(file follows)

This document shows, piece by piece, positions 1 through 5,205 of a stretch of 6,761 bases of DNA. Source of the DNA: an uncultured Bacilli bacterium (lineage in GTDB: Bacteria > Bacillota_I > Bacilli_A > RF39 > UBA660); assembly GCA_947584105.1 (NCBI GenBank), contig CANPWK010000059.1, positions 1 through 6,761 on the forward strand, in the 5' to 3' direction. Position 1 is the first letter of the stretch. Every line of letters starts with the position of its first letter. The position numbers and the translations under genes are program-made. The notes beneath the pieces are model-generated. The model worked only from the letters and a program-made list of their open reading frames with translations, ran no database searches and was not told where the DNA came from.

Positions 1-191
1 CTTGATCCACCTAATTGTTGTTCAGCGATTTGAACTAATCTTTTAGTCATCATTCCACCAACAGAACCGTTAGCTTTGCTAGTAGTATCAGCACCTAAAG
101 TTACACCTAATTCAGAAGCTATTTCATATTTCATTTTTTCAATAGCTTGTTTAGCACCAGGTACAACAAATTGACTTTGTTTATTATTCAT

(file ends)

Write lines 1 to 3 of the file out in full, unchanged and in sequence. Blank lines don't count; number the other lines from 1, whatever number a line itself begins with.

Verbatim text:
This document shows, piece by piece, positions 1 through 5,205 of a stretch of 6,761 bases of DNA. Source of the DNA: an uncultured Bacilli bacterium (lineage in GTDB: Bacteria > Bacillota_I > Bacilli_A > RF39 > UBA660); assembly GCA_947584105.1 (NCBI GenBank), contig CANPWK010000059.1, positions 1 through 6,761 on the forward strand, in the 5' to 3' direction. Position 1 is the first letter of the stretch. Every line of letters starts with the position of its first letter. The position numbers and the translations under genes are program-made. The notes beneath the pieces are model-generated. The model worked only from the letters and a program-made list of their open reading frames with translations, ran no database searches and was not told where the DNA came from.

Positions 1-191
1 CTTGATCCACCTAATTGTTGTTCAGCGATTTGAACTAATCTTTTAGTCATCATTCCACCAACAGAACCGTTAGCTTTGCTAGTAGTATCAGCACCTAAAG